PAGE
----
The Big Question: How Close Have We Come to Knowing the Precise Value of pi?

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Why are
we asking this now?

A French computer
programmer has calculated pi to a world record of almost 2,700 billion
decimal places. Fabrice Bellard said he did it for the programming
challenge rather than any particular interest in this infinitely
long number. All the more remarkable is that he did it on a desktop
computer costing less than £2,000. It took 131 days to complete
the calculation and the resulting number took up more than 1,000
gigabytes of memory on his hard drive. Downloading it would take
10 days and reciting it aloud would take about 49,000 years.

What was
the old record?

It was achieved
using a multi-million pound supercomputer at the University of Tsukuba
in Japan last August. Mathematician Daisuke Takahashi calculated
pi to 2,577 billion decimal places. But his computer was roughly
2,000 times faster at processing data than Bellard’s machine. The
Japanese supercomputer calculated pi at a speed of 94.2 teraflops,
which is 94.2 trillion floating point operations or calculations
per second. It took 29 days.

What exactly
is pi?

As every schoolchild
should be able to describe, pi is the ratio of the circumference
of a circle to its diameter. In other words, divide the distance
around the edge of a circle by its diameter – a straight line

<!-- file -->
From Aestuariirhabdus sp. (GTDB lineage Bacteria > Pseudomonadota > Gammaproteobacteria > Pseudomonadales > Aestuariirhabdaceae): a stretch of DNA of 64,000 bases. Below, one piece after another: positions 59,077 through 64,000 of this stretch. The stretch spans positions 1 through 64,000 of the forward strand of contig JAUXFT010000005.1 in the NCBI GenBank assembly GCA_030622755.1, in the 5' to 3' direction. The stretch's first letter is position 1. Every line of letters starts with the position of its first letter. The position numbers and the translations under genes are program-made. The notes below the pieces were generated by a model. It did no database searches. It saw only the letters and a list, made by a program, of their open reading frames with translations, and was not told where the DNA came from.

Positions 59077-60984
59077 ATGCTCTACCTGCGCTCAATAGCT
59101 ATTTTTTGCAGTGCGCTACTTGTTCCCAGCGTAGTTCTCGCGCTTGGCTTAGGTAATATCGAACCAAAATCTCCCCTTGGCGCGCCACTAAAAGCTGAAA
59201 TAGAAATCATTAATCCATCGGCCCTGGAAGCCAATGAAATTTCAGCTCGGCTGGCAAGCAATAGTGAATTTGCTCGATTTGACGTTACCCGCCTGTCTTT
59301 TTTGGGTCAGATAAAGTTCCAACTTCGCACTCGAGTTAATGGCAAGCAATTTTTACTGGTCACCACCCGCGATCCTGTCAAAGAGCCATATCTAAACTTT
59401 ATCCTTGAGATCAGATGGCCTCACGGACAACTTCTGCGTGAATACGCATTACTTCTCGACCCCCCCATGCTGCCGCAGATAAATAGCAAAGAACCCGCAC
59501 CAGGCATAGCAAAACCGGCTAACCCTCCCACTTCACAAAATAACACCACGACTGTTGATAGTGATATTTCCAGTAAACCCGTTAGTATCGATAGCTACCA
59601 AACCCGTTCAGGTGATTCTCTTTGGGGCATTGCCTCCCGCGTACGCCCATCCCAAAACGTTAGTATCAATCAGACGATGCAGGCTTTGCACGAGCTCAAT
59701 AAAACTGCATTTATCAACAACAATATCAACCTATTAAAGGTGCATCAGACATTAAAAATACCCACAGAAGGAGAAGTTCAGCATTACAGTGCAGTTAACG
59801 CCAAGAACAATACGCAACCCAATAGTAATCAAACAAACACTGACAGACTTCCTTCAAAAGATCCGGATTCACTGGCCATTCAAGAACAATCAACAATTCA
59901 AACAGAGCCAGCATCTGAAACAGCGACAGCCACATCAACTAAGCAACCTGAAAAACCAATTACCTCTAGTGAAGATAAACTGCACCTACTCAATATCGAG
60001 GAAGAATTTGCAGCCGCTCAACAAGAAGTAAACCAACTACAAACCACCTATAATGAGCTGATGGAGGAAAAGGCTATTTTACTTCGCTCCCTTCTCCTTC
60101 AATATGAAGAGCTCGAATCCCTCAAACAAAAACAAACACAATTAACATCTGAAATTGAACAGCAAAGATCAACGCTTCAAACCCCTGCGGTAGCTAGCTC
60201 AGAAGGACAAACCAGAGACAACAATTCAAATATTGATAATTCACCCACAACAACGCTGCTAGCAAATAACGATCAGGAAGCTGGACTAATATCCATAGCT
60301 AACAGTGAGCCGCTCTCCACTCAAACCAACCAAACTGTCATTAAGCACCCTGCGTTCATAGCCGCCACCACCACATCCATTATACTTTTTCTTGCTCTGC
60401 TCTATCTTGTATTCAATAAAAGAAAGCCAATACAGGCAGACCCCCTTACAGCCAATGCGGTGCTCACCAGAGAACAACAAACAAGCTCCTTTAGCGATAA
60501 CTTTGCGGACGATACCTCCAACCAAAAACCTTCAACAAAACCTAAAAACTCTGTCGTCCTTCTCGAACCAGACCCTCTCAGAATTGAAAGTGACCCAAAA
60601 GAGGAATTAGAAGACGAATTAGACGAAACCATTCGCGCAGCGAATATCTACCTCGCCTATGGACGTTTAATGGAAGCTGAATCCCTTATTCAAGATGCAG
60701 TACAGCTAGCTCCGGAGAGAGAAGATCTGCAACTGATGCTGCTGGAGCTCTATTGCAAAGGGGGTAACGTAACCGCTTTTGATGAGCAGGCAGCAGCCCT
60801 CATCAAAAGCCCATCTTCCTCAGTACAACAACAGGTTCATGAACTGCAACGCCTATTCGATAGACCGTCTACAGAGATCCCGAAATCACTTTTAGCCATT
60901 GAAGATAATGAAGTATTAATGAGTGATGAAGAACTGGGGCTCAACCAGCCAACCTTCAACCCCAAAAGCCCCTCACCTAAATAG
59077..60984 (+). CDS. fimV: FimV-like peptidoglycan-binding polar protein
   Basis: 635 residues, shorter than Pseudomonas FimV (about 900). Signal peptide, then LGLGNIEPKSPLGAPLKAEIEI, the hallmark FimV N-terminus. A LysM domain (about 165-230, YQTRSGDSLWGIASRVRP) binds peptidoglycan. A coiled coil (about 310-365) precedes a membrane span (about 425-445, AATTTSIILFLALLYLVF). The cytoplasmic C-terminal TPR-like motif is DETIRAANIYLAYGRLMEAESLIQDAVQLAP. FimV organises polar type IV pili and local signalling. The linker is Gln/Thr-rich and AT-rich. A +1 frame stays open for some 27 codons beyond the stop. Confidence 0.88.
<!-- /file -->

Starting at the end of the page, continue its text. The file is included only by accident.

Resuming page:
through its centre connecting one edge to another – and you
always get the same constant, denoted by pi. The problem is that
this number is infinitely long. For most purposes the value of pi
can be estimated to two decimal places, i.e. 3.14. But keep dividing
the circumference by the diameter and you soon get to 3.14159265358979323846.
Keep on dividing and you will eventually get to the number achieved
by Bellard.

Is there
another way of describing this number?

Sometimes it’s
denoted as 22/7 [i.e. 22 over 7] which is an approximation. In Europe
this is celebrated by assigning 22 July as pi Approximation Day.
In the US, however, they celebrate pi on 14 March – World pi
Day – which of course in American date notation is written
as 3/14. Either way, you have two opportunities in the year to celebrate
the cerebral pleasures of pi.

Why does
pi fascinate people so much?

It fascinates
experts because it is a number that is considered both irrational
and transcendental. It is irrational because it cannot be written
as a simple ratio of whole numbers and transcendental because pi
is living proof that you cannot square a circle. "The mathematics
of pi is often rather pretty," explained Ian Stewart, professor
of mathematics at Warwick University. "All numbers are interesting
but some are more interesting than others and pi is the most interesting
of the lot."

When did
we first learn of pi?

It seems to
go back to the ancient Babylonians. When the town planners of Babylon
began to build the city they took a keen interest in geometry and
it became evident to them as early as the 20th century BC that when
any circle’s circumference was divided by its diameter the resulting
number was always about three. In fact they calculated the value
of this ratio as equal to 25/8 [25 over 8] which is 3.125 –
within 0.5 per cent of the true value of pi.

Interestingly,
a less exact value of pi is given in the Bible (Kings 7:23) which
described a round basin with the dimensions: 10 cubits in diameter
and 30 cubits in circumference. This conveniently results in pi
being a nice round number – three – but it is quite inaccurate.
Mathematicians would reel back in horror at such a tidy calculation,
which is why Professor Fink in an episode of The Simpsons managed
to gain the full attention of hall full of babbling scientists when
he shouted "pi is exactly three!"

Read
the rest of the article

January
9, 2010

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